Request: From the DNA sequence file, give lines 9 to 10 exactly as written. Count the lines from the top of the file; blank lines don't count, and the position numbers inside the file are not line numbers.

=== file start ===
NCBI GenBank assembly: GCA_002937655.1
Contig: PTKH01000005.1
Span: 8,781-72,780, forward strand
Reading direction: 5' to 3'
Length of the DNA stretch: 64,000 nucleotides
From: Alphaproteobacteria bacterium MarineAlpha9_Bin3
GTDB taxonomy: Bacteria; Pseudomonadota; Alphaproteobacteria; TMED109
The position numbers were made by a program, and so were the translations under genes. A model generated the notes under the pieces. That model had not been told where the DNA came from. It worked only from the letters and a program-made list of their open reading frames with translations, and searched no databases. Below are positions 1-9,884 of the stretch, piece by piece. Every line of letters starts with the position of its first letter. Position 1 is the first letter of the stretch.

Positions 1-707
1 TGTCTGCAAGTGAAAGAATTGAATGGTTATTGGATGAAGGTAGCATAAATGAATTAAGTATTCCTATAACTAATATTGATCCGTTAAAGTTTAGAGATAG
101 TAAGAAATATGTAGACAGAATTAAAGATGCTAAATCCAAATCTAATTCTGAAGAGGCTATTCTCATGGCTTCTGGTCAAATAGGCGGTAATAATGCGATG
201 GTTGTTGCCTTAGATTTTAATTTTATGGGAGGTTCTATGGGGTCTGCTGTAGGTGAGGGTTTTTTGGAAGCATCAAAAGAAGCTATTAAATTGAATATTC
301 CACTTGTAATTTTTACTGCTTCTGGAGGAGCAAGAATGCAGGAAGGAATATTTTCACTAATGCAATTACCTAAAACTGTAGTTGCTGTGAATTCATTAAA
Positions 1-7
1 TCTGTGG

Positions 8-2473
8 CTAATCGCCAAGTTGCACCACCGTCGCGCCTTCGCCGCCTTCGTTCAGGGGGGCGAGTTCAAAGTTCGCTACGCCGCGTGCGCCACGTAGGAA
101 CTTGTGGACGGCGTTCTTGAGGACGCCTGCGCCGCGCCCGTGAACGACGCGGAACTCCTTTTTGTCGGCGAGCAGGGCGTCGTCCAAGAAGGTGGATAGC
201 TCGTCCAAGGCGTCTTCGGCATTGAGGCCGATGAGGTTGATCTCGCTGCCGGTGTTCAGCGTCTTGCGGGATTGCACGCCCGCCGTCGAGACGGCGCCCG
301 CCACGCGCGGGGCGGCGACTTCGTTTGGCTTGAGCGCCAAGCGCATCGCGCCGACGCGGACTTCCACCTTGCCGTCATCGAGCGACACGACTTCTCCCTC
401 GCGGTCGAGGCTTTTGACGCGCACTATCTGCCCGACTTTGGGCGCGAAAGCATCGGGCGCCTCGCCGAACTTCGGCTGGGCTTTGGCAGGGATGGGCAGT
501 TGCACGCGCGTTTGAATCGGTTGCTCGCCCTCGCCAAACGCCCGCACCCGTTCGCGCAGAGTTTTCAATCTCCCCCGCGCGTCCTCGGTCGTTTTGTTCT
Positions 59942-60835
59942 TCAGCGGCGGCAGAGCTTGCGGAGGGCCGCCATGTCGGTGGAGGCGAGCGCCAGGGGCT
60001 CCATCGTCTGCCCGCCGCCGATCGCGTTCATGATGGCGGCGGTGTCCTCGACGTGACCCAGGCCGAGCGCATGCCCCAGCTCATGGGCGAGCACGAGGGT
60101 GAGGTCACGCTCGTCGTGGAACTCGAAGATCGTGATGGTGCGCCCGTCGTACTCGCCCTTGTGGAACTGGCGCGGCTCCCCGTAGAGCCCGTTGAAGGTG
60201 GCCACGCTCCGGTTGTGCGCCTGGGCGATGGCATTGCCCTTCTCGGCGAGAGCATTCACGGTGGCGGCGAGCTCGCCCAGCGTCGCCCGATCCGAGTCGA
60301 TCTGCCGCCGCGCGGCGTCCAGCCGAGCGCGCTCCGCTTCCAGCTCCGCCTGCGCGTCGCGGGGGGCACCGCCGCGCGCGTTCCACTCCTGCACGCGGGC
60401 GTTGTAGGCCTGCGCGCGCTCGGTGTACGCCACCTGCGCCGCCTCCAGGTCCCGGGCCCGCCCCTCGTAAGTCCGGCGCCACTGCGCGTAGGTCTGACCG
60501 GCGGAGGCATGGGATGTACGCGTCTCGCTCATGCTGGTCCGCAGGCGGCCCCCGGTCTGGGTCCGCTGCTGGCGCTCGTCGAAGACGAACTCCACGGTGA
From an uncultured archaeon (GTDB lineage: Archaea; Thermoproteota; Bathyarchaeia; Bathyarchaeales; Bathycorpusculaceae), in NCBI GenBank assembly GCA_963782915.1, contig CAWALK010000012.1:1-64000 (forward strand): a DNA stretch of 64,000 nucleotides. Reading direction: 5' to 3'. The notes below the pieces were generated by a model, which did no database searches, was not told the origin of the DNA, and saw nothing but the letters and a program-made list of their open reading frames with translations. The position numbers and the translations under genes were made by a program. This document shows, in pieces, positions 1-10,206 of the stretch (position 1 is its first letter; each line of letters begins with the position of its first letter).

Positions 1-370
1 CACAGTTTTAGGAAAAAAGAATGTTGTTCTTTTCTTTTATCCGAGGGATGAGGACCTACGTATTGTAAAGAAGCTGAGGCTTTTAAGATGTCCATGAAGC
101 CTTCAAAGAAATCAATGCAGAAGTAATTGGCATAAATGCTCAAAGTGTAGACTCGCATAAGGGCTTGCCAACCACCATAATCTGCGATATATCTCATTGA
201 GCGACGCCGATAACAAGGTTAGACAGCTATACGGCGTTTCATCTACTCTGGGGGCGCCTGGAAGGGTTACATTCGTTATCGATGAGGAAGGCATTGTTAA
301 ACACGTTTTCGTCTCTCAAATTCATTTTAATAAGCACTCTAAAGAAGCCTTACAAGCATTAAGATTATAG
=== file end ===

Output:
Positions 1-707
1 TGTCTGCAAGTGAAAGAATTGAATGGTTATTGGATGAAGGTAGCATAAATGAATTAAGTATTCCTATAACTAATATTGATCCGTTAAAGTTTAGAGATAG